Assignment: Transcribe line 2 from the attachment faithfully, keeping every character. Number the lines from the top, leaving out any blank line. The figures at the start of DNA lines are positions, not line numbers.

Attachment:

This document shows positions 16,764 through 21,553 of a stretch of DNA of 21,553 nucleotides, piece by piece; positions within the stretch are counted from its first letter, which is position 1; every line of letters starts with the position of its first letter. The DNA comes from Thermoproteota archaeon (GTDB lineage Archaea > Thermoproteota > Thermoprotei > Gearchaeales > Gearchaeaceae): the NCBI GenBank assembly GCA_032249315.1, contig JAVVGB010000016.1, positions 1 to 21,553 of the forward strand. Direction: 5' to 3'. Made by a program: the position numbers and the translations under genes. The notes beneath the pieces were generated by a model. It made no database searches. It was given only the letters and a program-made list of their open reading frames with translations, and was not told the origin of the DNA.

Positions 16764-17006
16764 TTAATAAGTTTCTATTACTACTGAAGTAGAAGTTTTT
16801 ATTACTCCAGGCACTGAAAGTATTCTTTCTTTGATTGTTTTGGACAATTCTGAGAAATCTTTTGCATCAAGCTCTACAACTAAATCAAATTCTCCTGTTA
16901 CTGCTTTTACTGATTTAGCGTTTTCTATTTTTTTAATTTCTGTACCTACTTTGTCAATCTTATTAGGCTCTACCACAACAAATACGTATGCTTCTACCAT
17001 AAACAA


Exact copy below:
Positions 16764-17006